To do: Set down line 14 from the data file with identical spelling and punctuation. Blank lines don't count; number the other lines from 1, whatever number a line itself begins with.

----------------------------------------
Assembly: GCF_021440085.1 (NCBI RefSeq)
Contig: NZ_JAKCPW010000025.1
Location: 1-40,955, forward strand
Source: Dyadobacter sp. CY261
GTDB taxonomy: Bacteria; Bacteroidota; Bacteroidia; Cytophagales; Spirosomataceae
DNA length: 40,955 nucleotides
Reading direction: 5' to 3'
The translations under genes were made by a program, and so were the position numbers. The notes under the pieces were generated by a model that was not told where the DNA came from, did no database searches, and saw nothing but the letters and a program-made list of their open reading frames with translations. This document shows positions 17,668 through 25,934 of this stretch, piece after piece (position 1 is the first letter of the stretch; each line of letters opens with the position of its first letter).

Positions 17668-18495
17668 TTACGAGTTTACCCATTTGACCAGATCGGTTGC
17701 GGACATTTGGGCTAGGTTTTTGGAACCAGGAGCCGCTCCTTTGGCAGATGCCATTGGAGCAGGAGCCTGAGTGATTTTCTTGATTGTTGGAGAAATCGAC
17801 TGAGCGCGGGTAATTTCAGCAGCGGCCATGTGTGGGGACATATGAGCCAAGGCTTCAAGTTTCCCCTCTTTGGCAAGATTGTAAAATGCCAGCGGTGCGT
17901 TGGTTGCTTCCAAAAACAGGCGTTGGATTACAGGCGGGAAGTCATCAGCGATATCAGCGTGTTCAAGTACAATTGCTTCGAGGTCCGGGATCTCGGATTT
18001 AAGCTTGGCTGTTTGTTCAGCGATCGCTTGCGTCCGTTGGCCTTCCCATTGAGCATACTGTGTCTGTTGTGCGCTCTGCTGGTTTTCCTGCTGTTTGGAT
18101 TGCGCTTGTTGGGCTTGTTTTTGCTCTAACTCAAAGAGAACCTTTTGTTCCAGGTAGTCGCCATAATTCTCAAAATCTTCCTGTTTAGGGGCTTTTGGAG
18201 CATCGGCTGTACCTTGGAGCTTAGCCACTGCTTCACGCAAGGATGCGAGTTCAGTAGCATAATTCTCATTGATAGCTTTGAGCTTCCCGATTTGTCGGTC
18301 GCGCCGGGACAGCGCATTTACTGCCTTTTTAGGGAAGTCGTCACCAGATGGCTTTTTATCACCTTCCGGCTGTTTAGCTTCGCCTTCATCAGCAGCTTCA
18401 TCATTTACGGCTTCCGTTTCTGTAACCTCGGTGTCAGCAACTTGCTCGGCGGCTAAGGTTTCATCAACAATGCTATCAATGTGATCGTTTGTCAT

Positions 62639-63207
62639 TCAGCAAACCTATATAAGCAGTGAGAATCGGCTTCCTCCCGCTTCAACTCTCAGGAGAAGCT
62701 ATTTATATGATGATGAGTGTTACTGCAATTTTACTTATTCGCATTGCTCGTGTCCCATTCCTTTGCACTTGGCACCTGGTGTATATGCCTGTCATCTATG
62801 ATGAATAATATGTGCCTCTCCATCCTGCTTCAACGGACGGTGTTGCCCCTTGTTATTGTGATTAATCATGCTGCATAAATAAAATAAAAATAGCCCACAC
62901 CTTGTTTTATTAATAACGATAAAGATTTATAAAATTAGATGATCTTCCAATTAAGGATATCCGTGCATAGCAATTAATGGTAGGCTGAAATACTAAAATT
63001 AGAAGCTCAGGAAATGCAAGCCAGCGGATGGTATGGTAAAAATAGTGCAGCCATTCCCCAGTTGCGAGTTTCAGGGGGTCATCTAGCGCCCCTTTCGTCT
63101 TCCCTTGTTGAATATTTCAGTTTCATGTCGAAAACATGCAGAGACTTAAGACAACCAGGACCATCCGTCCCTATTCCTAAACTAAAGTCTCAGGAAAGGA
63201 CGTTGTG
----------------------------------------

18001 AAGCTTGGCTGTTTGTTCAGCGATCGCTTGCGTCCGTTGGCCTTCCCATTGAGCATACTGTGTCTGTTGTGCGCTCTGCTGGTTTTCCTGCTGTTTGGAT